Risk stratification and outcome of cellulitis admitted to hospital
To identify risk factors associated with mortality and adverse outcome of community acquired cellulitis/erysipelas requiring hospital admission.
A retrospective analysis of 395 episodes of cellulitis/erysipelas admitted toa tertiary referral hospital between January 1999 and December 2006.
Mortality was 2.5% (10/395). There were112 complications (28.4%) .Medianhospita- lisation was 5 days. Factors independently associated with mortality, adverse outcome and prolonged stay (>7 days) were bacteraemia and albumin /L. A risk stratification model was designed based on factors independently associated with adverse outcome: altered mental status, neutrophilia/paenia ,discharge from the cellulitic area, hypoalbuminaemia and history of congestive cardiac failure. Adverse outcome risk among patients with scores 9 was -4. Factors independently associated with prolonged hospitalisation were: age >60, symptom duration >4 days, hypoalbuminaemia, bacteraemia, isolation of MRSA and time to effective antibiotics >8 h. MRSA was more frequent among patients admitted during 2003-2006 (OR 2.43, 95% CI: 1-12-5.27). Streptococci accounted for most bacteraemia (11/20). Infectious Disease physician input was independently associated with shorter hospitalisation.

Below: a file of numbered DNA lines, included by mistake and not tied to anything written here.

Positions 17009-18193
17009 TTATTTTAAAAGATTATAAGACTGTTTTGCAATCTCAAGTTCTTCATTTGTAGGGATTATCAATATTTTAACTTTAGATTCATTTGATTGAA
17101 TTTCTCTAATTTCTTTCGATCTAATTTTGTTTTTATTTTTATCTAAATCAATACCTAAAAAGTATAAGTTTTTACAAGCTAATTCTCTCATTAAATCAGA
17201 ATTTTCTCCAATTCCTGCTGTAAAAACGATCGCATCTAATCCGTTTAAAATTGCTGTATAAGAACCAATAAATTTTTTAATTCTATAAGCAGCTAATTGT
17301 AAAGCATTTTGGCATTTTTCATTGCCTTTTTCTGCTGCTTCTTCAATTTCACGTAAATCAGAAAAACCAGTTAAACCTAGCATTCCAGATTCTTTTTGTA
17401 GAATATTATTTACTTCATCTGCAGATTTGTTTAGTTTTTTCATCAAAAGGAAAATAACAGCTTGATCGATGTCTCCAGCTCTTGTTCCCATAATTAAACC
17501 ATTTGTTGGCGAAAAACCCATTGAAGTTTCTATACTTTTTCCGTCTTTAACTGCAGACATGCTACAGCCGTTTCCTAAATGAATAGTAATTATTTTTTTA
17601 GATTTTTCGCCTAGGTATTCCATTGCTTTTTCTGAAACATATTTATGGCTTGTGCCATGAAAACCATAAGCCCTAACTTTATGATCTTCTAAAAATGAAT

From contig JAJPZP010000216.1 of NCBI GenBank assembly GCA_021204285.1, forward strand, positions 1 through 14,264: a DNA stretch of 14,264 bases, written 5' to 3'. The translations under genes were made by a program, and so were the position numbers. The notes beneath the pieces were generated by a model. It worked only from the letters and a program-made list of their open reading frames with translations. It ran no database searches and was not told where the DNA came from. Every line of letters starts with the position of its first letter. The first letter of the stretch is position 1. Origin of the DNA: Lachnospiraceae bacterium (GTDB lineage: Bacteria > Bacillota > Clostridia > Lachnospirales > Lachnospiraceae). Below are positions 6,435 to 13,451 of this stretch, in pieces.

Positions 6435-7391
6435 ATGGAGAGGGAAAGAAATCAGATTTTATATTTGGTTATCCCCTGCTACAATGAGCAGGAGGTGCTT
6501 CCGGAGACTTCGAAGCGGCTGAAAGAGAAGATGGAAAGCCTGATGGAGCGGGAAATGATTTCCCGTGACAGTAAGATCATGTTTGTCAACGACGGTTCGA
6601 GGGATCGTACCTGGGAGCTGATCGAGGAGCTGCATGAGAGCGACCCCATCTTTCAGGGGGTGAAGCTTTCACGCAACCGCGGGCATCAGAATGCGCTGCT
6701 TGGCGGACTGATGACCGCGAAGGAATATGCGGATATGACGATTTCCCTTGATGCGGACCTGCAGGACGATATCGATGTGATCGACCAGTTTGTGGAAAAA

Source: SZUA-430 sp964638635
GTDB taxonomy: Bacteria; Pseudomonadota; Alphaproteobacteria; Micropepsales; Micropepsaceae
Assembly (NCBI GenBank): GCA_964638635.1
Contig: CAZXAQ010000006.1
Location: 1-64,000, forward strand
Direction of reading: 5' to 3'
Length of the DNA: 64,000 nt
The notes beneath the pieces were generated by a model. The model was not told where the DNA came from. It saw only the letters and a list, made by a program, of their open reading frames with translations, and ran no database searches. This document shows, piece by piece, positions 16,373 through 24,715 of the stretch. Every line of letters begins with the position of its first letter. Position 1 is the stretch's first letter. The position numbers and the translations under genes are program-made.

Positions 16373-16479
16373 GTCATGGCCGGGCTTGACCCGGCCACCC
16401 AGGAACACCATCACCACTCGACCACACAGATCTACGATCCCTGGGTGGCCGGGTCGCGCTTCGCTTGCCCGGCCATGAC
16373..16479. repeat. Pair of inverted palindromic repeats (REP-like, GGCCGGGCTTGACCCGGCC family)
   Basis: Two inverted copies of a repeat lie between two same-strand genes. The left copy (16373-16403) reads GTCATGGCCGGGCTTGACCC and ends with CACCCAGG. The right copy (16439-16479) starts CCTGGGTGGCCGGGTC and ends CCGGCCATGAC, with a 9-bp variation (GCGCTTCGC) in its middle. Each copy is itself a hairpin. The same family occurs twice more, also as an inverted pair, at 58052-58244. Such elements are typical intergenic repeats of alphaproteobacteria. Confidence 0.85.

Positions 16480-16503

Cellulitis/erysipelas requiring hospitalisation confers considerable morbidity and mortality. Clinical markers present on admission can be used to stratify patient risk of mortality and adverse outcome.
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